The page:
Aside from all that Iw as going through personally last week, it was hard to ignore the news. Last week, as we celebrated the beginnings of a temple and laid the foundations for a future that will be built over what can only be termed carnage and bloody violence, I noticed that when I am feeling tumultuous within, I do turn to the world around for solace. And God forbid, the world is not in a place to give me solace, as it hasn’t been for months now, I spiral into a tunnel of utter despair.

It is not easy getting through the days in that sort of a state, where I want to just leave everything and call it a day. And when you’re absorbing whats happening around you as much as being present to what’s happening within, the suffering and grief swells beyond any manageable proportion. It becomes hard to separate what’s mine and what’s not.

In the midst of this, I feel so unsure about how to approach (not even answer, because I have no answers at this point) discussions about “when this is over and we’ve put this miserable year behind us” or “when things go back to normal.” Hope is faint, fleeting and I have to really dig in to find it. When it shows up, I grab at it and make the most of it. I mark the days by writing about it here in aplomb. I do that knowing full well that it will slip away again. This cyclical nature of feeling hopeful and tapping into hopelessness has been life the last few months.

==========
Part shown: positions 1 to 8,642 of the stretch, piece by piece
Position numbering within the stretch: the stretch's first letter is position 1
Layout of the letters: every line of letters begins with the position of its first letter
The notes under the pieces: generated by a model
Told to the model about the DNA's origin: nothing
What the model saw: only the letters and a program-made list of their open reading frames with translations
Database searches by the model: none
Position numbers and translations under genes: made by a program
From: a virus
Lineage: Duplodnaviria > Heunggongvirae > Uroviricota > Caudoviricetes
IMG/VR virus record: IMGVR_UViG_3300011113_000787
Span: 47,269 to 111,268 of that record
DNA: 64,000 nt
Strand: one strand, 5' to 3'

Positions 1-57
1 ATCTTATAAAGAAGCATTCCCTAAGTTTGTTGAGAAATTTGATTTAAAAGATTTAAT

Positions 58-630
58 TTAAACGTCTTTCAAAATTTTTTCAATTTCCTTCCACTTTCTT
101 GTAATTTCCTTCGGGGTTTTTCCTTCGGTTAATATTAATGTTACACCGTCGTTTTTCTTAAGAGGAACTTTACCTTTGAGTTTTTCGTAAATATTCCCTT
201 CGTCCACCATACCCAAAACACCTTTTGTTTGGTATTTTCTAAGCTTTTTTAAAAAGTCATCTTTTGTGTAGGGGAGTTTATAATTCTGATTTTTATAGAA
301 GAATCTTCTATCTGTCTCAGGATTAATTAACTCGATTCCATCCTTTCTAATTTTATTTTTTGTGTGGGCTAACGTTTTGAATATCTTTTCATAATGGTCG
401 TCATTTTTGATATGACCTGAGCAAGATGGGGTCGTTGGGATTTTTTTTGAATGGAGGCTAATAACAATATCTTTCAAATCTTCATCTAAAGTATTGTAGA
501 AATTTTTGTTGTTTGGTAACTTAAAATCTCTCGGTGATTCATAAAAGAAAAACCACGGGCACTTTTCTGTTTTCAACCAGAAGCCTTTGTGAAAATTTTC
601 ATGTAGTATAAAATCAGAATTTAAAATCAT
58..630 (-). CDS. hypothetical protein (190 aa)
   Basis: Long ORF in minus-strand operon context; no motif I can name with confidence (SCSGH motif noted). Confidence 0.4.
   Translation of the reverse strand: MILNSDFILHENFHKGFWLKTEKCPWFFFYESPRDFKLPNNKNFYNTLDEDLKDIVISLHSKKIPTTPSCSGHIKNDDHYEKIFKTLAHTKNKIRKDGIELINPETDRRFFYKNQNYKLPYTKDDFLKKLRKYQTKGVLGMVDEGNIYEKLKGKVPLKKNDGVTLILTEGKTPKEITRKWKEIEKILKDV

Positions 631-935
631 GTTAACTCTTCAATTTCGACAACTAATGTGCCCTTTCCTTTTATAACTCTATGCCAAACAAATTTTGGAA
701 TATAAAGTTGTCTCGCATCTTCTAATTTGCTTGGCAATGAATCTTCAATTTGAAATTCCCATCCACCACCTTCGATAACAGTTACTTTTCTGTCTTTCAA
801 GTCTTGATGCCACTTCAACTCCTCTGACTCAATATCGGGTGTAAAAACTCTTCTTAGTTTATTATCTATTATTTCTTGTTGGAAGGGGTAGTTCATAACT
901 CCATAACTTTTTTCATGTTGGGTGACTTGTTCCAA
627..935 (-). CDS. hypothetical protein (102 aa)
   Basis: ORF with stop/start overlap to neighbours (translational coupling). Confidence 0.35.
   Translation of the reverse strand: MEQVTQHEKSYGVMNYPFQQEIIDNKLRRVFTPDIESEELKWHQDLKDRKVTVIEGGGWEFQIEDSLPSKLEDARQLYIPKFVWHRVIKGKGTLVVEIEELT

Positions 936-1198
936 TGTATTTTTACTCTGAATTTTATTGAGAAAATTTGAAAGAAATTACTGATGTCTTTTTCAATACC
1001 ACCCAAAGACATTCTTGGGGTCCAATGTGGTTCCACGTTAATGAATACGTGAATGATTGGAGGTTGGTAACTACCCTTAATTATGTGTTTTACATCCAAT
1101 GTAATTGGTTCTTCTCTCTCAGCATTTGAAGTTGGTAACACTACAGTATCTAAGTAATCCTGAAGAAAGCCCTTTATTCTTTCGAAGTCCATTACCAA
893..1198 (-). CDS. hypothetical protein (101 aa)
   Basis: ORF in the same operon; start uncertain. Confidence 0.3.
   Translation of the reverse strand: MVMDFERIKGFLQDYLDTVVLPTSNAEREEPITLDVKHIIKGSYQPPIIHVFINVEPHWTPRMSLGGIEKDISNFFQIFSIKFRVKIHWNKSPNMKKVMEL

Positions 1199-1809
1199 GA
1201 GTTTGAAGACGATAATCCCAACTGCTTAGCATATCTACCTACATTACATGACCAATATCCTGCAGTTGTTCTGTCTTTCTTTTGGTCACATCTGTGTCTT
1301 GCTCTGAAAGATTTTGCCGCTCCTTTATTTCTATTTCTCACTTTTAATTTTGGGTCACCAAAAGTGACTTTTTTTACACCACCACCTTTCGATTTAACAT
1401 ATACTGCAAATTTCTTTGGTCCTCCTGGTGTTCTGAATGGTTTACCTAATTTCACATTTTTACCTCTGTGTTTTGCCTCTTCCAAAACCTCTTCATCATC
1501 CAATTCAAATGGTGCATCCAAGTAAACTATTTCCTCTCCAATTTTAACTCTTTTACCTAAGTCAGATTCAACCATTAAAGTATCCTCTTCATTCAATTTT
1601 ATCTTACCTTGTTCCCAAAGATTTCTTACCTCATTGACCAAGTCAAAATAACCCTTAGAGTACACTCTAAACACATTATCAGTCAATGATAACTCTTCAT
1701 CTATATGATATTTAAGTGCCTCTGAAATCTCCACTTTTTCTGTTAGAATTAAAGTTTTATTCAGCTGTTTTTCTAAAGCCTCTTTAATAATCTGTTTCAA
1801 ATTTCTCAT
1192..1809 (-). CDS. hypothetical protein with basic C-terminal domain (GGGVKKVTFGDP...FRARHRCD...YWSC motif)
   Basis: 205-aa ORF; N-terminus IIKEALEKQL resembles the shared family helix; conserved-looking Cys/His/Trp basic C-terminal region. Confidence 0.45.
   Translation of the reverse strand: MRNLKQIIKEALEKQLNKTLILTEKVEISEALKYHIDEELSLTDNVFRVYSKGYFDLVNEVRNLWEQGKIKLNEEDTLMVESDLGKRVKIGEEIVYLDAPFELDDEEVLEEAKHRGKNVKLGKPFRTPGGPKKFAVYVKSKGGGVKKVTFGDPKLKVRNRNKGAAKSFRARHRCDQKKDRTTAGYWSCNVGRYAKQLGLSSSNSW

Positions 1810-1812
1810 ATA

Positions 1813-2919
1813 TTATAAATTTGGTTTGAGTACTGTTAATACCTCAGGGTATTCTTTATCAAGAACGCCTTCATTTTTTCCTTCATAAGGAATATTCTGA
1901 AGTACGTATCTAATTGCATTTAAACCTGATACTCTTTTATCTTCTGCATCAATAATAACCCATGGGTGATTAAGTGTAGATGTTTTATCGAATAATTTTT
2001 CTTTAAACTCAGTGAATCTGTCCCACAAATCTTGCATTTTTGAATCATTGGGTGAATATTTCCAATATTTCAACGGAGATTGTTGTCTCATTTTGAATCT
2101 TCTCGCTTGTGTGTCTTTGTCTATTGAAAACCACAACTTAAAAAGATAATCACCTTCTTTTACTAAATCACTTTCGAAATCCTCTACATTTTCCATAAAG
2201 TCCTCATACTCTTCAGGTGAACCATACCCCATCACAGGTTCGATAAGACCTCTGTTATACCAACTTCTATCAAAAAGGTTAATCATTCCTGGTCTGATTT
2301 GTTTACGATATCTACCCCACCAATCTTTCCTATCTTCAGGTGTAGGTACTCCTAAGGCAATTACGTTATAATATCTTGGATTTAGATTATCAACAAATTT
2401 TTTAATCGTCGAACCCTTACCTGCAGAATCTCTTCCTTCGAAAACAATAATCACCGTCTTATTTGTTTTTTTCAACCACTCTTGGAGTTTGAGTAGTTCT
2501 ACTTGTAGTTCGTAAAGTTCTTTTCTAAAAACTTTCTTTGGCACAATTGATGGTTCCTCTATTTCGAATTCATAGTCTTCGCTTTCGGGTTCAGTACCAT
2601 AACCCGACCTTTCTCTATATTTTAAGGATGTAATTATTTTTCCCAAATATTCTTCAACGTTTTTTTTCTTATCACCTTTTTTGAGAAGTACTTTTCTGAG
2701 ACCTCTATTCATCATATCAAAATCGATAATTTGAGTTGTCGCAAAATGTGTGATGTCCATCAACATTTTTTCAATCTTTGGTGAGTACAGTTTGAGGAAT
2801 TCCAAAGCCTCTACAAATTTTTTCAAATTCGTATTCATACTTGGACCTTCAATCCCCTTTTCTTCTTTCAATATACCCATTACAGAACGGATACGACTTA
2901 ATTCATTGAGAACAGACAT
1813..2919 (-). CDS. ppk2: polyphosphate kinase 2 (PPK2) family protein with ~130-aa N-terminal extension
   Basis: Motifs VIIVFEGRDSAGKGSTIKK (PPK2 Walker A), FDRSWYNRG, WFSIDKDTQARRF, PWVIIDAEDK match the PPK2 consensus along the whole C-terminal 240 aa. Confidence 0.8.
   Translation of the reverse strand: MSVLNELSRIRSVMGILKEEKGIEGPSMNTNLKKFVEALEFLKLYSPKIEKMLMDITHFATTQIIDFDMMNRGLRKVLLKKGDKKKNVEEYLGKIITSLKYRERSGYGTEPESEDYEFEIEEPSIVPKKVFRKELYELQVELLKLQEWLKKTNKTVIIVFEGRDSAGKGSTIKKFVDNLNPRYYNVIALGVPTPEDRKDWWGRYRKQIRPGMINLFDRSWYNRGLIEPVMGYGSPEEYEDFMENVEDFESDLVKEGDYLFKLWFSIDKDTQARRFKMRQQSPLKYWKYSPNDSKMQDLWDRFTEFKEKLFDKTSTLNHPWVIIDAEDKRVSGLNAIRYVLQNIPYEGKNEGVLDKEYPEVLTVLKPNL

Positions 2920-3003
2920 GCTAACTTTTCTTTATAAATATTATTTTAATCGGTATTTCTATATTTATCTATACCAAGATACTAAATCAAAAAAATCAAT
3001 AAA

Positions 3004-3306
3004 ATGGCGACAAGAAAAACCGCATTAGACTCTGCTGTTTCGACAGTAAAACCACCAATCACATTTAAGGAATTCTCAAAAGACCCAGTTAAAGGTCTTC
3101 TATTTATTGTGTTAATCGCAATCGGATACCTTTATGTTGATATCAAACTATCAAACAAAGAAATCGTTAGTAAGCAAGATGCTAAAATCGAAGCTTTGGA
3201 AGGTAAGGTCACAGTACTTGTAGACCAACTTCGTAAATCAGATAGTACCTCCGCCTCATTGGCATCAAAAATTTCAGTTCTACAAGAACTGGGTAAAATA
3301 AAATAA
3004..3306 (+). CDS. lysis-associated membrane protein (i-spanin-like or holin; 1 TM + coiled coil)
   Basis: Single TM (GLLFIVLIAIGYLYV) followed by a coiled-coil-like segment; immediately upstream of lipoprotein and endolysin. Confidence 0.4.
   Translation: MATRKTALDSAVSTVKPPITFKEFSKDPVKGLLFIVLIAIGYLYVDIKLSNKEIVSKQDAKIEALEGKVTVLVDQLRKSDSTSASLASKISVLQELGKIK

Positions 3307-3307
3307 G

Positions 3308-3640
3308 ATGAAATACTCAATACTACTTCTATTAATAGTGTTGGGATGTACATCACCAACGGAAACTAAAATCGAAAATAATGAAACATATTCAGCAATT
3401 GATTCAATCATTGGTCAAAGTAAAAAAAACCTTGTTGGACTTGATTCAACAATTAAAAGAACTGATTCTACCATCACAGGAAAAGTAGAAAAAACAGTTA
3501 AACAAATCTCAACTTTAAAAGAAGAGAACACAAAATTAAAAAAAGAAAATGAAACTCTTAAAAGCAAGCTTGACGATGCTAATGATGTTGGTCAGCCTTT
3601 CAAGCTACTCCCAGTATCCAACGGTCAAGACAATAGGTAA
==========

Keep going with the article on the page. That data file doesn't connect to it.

I feel like I might have written about this before, but apparently I haven’t. It’s weird because I have a distinct memory of quoting this article that puts it in the most apt way that I have found so far.

Everyone wants to know when this will end. That’s not the right question. The right question is: How do we continue?

(And yet, I can’t for the life of me, find the post. Am I losing my mind finally?)

I’ve been consumed with thoughts about how to continue. What parts of my changed life to retain at all costs, what new things I’ve experienced and discovered that I want to grow, what parts of my old life I don’t want to return to, what hidden desires have surfaced during this forced stop/quiet/repose that I want to tend to with curiosity and nurturance, what new worlds I want to step into bravely. And how to do it all with a sense of responsibility for the world beyond me. Because that feels urgent and imperative.

How I want to be a citizen in the world, basically. A small, but big seed that has wedged itself into my heart at some point during this maddening time has well and truly taken root. Moving towards the new how-tos seems not only urgent, but imperative. It’s upon me without much trying.